), and Mosley et al. (
      • Mosley P.E.
      • Windels F.
      • Morris J.
      • Coyne T.
      • Marsh R.
      • Giorni A.
      • et al.
      A randomised, double-blind, sham-controlled trial of deep brain stimulation of the bed nucleus of the stria terminalis for treatment-resistant obsessive-compulsive disorder.
      ), respectively. In direct synopsis, the tract calculated by Mosley et al. traversed more ventrally. However, when overlaying their volumes of activated tissue with the tract calculated by Li et al., this was positively associated with clinical improvement (albeit not significantly). ALIC, anterior limb of the internal capsule; amSTN, anteromedial subthalamic nucleus; BNST, bed nucleus of the stria terminalis; GPi, globus pallidus internus; NAc, nucleus accumbens; OCB, obsessive-compulsive behavior; VC/VS, ventral capsule/ventral striatum. Panel by Smith et al. (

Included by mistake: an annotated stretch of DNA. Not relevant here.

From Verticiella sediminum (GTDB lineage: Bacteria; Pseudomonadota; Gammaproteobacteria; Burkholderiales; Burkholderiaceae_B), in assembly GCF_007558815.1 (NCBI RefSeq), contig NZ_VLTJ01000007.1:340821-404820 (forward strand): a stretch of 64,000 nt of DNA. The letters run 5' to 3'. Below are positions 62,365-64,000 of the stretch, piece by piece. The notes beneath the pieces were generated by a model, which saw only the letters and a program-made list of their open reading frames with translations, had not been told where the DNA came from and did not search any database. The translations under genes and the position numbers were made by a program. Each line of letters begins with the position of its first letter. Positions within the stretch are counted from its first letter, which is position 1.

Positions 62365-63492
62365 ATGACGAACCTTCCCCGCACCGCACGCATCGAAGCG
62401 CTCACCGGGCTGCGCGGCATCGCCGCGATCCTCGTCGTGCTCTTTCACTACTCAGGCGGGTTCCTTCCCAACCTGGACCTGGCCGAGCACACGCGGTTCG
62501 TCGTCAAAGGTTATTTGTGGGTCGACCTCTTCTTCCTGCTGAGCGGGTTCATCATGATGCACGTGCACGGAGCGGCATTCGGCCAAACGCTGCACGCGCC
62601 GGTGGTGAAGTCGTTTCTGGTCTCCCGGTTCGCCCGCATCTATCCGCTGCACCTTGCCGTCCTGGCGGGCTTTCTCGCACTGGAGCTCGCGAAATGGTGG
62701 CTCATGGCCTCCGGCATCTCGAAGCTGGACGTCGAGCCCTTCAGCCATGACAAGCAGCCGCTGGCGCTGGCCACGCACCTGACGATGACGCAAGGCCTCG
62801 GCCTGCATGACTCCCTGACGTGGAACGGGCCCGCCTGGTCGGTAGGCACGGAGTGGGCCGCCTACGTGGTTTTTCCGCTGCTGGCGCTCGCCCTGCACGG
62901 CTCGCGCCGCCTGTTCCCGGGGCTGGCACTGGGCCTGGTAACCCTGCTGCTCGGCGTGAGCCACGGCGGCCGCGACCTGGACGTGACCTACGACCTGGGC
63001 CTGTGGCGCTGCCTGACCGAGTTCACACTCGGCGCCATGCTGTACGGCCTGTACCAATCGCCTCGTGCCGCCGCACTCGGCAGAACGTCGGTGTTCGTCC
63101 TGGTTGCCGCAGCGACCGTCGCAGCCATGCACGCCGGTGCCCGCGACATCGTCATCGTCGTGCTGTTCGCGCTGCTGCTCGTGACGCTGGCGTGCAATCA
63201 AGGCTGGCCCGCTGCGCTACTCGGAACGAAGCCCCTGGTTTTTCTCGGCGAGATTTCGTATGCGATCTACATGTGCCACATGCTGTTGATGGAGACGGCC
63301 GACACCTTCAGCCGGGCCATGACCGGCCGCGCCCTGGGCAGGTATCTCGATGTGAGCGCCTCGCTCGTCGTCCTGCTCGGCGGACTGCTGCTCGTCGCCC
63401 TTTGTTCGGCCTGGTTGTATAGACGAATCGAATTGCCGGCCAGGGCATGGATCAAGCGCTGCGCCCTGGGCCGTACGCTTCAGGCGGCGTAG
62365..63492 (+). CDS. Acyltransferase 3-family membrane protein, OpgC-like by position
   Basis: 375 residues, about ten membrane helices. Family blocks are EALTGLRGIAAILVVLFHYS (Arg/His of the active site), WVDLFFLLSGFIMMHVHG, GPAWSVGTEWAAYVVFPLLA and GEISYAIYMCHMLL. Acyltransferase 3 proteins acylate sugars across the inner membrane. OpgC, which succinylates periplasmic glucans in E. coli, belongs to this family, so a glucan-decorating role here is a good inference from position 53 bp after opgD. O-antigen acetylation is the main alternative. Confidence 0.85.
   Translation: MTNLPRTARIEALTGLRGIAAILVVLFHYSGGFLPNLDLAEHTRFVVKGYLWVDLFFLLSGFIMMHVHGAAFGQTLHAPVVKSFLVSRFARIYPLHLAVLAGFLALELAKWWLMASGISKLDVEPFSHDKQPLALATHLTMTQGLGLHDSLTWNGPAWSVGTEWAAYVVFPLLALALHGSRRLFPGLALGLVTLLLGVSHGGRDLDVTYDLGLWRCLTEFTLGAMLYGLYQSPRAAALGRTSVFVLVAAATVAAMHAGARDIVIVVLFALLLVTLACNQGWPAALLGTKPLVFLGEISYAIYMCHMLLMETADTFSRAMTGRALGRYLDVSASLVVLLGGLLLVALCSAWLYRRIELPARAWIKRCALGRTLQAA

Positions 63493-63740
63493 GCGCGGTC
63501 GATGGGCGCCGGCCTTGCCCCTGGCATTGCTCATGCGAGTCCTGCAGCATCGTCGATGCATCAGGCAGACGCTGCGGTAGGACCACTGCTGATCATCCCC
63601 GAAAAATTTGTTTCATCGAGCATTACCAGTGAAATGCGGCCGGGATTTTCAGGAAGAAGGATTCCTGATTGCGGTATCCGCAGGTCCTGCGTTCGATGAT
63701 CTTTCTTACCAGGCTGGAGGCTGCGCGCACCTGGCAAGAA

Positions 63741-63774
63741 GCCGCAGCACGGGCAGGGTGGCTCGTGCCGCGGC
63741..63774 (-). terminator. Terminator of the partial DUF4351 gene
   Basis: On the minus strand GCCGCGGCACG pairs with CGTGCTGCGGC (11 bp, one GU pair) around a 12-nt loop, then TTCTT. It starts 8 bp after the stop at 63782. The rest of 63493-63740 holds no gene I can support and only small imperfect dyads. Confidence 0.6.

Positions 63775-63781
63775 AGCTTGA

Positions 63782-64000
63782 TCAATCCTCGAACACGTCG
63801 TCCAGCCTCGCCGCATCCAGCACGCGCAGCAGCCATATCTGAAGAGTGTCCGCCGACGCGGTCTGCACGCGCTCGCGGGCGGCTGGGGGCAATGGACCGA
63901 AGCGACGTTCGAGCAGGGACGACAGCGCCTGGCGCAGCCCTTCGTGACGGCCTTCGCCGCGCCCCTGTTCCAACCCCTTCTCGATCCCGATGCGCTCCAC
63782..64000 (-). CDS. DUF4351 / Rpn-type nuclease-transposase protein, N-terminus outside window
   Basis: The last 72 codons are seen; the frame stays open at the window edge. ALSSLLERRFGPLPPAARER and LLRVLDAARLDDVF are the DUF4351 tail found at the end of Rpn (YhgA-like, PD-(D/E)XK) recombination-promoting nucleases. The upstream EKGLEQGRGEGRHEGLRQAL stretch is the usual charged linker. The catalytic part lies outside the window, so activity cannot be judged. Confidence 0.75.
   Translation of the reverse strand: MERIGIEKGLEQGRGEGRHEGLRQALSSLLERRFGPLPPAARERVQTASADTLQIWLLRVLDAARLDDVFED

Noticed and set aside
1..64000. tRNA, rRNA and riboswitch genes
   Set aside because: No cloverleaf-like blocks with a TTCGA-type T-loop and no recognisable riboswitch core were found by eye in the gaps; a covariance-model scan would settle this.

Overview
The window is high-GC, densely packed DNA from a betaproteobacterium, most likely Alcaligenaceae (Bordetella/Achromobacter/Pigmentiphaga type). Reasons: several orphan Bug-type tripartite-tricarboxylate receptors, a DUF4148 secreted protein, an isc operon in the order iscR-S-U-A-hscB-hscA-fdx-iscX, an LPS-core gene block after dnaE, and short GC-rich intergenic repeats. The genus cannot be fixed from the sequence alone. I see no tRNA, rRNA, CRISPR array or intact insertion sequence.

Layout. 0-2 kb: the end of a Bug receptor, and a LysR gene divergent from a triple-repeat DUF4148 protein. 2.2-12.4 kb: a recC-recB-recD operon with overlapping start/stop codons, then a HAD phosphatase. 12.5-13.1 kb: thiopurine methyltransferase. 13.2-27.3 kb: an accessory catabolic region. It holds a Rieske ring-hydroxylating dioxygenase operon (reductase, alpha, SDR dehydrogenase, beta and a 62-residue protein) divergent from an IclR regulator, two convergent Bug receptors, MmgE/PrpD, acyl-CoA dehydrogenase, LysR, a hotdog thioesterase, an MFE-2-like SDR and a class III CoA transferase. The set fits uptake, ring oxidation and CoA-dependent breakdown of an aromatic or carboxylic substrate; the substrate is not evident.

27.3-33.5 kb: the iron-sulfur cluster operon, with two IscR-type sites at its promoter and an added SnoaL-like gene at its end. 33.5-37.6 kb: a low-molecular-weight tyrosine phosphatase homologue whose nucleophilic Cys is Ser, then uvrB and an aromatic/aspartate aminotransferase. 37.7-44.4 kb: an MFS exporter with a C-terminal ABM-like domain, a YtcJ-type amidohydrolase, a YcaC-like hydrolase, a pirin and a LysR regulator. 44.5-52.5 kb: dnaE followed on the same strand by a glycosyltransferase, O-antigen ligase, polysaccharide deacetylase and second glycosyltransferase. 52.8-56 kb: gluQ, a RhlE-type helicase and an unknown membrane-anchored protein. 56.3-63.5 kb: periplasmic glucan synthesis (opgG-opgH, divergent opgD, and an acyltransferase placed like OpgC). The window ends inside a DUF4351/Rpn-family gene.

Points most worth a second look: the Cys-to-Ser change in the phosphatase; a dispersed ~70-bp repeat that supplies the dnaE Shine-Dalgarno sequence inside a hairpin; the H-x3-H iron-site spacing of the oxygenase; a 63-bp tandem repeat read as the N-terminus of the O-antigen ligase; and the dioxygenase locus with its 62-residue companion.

• Smith A.H.
      • Choi K.S.
      • Waters A.C.
      • Aloysi A.
      • Mayberg H.S.
      • Kopell B.H.
      • Figee M.
      Replicable effects of deep brain stimulation for obsessive-compulsive disorder.
      ) reproduced, with permissions, from the original publication (other panels show original content).
      Another recent report applied connectomics to study a cohort of 9 patients with OCD undergoing DBS targeting the BNST (
      • Mosley P.E.
      • Windels F.
      • Morris J.
      • Coyne T.
      • Marsh R.
      • Giorni A.
      • et al.